By Carol Zimmermann
WASHINGTON — On Feb. 1, Xavier University of Louisiana was among a group of several historically Black colleges and universities in the United States that received bomb threats.
The threats to the university and at least 12 other historically Black colleges and universities came a day after at least six other similar schools received these same threats.
A tweet issued by the university Feb. 1 said: “Xavier University of Louisiana received a bomb threat early this morning and is cooperating with investigating law enforcement. The campus has been cleared and classes will continue as scheduled starting at noon.”
A statement from Patrice Bell, the university’s vice president and chief of staff, said that when the school received the threat “an immediate evacuation of the area and a shelter in place for our residential students were issued” until the university received clearance to from campus, local, state and federal agencies.
She also noted the university would “continue to increase surveillance and mitigation efforts to safeguard its community.”
Xavier University of Louisiana, the nation’s only historically Black Catholic university, held its classes virtually that morning.
This was the second bomb threat the university received in less than a month. On Jan. 4, the university also was targeted along with other historically Black colleges and universities.
The recent wave of threats falling just before or at the start of Black History Month, observed every February, was not lost on school leaders and others.
A Feb. 2 statement by the general council of the Adrian Dominican Sisters said they were “horrified by the series of bomb threats that have closed down historically Black colleges and universities during the past month” including those that occurred on “the first day of Black History Month.”
“Although no bombs have been found, these terrifying and disruptive threats of violence against innocent students, faculty and staff are an assault against the foundational freedoms of our democracy — and a threat to us all,” the sisters added.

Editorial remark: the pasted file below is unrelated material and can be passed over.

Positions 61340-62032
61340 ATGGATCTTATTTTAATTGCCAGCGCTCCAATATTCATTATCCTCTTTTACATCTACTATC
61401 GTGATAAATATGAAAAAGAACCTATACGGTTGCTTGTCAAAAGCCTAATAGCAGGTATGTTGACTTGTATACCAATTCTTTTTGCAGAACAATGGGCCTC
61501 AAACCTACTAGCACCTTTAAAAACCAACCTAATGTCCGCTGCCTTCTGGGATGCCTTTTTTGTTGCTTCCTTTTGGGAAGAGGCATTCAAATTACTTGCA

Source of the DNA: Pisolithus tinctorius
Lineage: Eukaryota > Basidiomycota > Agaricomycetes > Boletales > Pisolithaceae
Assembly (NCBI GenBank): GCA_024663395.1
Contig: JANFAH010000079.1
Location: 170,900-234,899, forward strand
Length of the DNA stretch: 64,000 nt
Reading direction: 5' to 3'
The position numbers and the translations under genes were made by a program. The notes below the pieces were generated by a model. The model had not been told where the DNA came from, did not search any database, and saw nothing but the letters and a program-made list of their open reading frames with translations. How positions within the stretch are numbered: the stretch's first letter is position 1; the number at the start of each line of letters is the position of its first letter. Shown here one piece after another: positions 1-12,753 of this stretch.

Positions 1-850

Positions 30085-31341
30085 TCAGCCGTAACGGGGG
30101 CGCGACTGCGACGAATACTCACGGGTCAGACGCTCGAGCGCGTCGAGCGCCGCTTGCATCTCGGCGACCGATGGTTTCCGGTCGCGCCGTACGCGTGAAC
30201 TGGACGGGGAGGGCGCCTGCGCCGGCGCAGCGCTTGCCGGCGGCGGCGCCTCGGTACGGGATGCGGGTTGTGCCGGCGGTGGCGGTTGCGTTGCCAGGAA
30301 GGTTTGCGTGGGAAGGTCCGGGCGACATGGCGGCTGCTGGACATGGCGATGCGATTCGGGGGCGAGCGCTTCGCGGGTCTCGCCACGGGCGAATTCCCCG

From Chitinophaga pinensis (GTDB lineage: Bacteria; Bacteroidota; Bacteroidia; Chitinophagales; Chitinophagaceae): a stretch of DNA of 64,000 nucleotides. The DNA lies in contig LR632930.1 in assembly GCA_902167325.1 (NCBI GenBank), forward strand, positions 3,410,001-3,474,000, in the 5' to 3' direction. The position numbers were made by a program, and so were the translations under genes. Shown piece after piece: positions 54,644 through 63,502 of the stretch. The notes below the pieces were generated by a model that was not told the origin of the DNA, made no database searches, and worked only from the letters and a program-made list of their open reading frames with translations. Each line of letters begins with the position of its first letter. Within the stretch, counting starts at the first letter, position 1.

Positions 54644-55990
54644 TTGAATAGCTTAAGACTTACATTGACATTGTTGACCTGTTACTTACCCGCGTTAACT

They said that as women of faith, they “stand in solidarity with our Black brothers and sisters at these iconic educational institutions and call for a thorough investigation and prosecution of these despicable hate crimes.”
The sisters said they prayed that “God’s loving care and protection” would surround and safeguard these schools and also prayed “for the conversion of all whose hearts are poisoned by hatred.”
Both the FBI and the Bureau of Alcohol, Tobacco, Firearms and Explosives said they were investigating the school threats.
On Jan. 31, after the first wave of recent threats, White House Press Secretary Jen Psaki said they were “certainly disturbing” and said the White House was in touch with federal law enforcement leadership about them.
In a Feb. 1 statement, the NAACP said it was monitoring these threats and noted that the “Black community has long been plagued by threats of domestic terrorism against them in their schools, homes and houses of worship.”
The organization added that it was “all too concerning that we are seeing a resurgence of these threats” especially as the country entered Black History Month.
In other reaction, the leaders of the Congressional Bipartisan Historically Black Colleges and Universities Caucus said in a Jan. 31 statement that they were deeply disturbed by recent bomb threats at these campuses.
“Learning is one of the most noble and most human pursuits, and schools are sacred places that should always be free from terror,” the statement said. The group also stressed that “solving these crimes and bringing those responsible to justice should be a top priority for federal law enforcement.”
Xavier University of Louisiana opened in 1925 and currently has about 3,000 students. It got its start from St. Katharine Drexel, who opened a high school in 1915 on the property where the university was founded by the saint and the Sisters of the Blessed Sacrament, the order St. Katharine founded in 1891.
In 2005, the university was hit hard by Hurricane Katrina. The school faced $40 million in property damages after several feet of water flooded the entire campus and remained there for weeks.
Norman Francis, the university’s president at the time, and its president for 39 years before retiring in 2015, received the Presidential Medal of Freedom in 2006 from President George W. Bush.